Tuesday, May 28, 2019

Kaori (Fullerton, CA)

Kaori Japanese Restaurant
133 W Chapman Ave, Fullerton, CA 92832
Tue 05/28/2019, 08:30p-10:35p

Kaori Exterior

If you recall, earlier this year I reported on the new OmG Omakase by Gino in Santa Ana, run by Jinho Choi. Prior to OmG, Choi owned and operated Kaori, which he'd opened up back in 2007. I was a bit curious about Kaori, and thus decided to pay the place a visit. Its current Chef/Owner is Sang "Eric" Lee, who took over around September last year.

About the Chef: Lee Sang was born circa 1978 in Seoul. His father died when he was 12, and he was a self-professed problem child. He began working in restaurants at the age of 19 as a way to make some much-needed cash, and started out at both Chinese and (non-sushi) Japanese places. Members of his mother's family lived in the US, so Lee and his little brother eventually moved Stateside in 2001. He was 23 at the time, and soon began working for the Kabuki restaurant chain, then learned under a Masa-san (Masato Nakabayashi?), who was the sushi chef at Yamashiro.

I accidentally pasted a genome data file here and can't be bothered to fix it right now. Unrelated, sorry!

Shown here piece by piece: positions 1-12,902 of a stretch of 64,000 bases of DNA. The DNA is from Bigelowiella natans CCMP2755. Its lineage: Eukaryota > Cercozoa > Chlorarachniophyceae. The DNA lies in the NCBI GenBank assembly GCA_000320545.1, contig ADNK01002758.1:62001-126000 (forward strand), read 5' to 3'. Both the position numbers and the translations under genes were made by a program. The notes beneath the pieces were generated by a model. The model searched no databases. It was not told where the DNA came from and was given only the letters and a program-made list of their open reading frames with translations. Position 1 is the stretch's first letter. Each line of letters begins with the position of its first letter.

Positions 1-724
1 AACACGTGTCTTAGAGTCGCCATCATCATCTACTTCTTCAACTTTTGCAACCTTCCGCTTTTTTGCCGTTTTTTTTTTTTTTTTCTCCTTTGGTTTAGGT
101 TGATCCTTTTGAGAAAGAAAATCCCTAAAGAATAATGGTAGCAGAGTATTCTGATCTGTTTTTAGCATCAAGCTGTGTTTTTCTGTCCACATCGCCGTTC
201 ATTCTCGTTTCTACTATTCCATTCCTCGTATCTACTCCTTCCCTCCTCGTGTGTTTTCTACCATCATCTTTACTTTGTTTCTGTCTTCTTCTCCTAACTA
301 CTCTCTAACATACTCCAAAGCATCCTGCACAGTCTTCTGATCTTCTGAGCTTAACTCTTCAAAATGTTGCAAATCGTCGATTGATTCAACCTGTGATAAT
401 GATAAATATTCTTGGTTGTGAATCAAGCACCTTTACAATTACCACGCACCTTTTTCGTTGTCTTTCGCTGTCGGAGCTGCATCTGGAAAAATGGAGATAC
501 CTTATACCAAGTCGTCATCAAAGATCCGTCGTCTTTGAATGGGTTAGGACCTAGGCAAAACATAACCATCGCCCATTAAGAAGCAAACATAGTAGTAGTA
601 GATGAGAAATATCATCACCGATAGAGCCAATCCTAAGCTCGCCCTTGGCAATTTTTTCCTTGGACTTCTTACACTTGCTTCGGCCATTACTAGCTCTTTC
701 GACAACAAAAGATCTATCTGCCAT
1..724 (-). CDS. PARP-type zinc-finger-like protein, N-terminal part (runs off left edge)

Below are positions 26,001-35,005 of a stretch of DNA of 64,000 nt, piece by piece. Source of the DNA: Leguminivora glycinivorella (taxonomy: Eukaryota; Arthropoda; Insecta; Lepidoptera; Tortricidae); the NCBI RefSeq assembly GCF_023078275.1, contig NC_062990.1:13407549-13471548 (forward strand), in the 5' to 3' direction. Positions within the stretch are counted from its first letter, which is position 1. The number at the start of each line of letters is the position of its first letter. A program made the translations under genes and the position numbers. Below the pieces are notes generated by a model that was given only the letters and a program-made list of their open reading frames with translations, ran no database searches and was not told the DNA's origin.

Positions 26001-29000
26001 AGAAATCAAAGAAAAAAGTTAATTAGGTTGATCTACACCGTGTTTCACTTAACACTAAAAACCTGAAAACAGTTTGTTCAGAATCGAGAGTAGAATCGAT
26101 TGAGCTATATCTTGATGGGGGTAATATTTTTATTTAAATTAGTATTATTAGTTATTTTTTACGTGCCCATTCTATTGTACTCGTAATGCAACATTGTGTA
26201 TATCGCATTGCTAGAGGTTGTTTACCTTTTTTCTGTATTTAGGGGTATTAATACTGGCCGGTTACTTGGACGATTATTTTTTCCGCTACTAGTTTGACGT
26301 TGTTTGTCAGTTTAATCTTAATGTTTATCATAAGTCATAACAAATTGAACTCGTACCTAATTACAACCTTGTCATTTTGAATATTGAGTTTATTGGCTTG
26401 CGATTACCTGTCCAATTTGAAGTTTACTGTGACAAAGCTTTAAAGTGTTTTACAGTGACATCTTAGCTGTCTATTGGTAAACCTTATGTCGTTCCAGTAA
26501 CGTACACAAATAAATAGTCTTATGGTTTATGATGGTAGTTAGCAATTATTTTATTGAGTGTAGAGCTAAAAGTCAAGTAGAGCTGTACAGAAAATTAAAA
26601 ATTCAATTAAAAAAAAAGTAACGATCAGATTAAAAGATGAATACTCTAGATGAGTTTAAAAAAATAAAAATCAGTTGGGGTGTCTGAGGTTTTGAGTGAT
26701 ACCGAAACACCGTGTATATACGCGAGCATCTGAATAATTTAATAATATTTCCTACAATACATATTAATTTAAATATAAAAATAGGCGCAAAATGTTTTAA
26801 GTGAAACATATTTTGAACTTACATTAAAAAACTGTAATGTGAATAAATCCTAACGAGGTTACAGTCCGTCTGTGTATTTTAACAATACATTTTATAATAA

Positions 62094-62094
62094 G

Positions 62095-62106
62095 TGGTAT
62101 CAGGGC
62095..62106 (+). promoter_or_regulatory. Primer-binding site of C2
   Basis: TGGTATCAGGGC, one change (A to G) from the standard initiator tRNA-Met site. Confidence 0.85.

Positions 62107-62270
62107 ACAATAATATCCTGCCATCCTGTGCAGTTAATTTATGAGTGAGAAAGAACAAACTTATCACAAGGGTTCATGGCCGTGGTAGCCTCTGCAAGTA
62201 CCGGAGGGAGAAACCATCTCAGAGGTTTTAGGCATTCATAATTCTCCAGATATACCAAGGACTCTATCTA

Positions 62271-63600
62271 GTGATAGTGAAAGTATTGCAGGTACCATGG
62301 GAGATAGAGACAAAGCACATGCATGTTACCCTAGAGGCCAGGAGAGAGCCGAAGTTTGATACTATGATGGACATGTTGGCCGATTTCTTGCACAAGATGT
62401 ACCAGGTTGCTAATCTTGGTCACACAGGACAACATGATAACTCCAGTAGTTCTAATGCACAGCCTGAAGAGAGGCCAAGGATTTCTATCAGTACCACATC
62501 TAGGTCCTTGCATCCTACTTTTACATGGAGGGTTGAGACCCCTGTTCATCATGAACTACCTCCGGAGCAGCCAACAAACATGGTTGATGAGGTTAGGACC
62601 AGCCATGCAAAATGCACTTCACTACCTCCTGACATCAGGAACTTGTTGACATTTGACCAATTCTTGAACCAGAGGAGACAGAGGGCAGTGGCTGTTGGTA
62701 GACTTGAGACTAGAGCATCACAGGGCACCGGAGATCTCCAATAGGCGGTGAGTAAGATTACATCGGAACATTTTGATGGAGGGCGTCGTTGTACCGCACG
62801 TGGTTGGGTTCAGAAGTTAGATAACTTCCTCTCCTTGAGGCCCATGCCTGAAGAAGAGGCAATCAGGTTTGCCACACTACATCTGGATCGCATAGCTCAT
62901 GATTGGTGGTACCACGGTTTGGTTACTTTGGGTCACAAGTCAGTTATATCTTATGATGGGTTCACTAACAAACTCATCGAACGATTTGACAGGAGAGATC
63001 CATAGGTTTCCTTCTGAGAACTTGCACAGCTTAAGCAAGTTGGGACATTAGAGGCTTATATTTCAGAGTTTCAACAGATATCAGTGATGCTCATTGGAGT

Following, he decided to strike out on his own and purchased an existing business: Sushi Ko in Porter Ranch. He created a new menu there, and even employed his brother as a sushi chef, but wound up selling the place. Lee's next restaurant was the roll-focused Sushi and Wasabi in Agoura Hills, which I believe he still owns. He was then on the hunt for a third restaurant to buy, found Kaori, and was instantly attracted to its coziness. After negotiating for six months with Choi, he was able to complete the purchase at a reduced price, with the goal of serving omakase-style dinners that were never feasible at his other businesses.

Note that Chef Lee was assisted this evening by Jihan, or "Leah," who I believe was there prior to the change in ownership.

Kaori Interior
Inside, things haven't changed much from when Choi was around, but the new Chef has added his own touches here and there.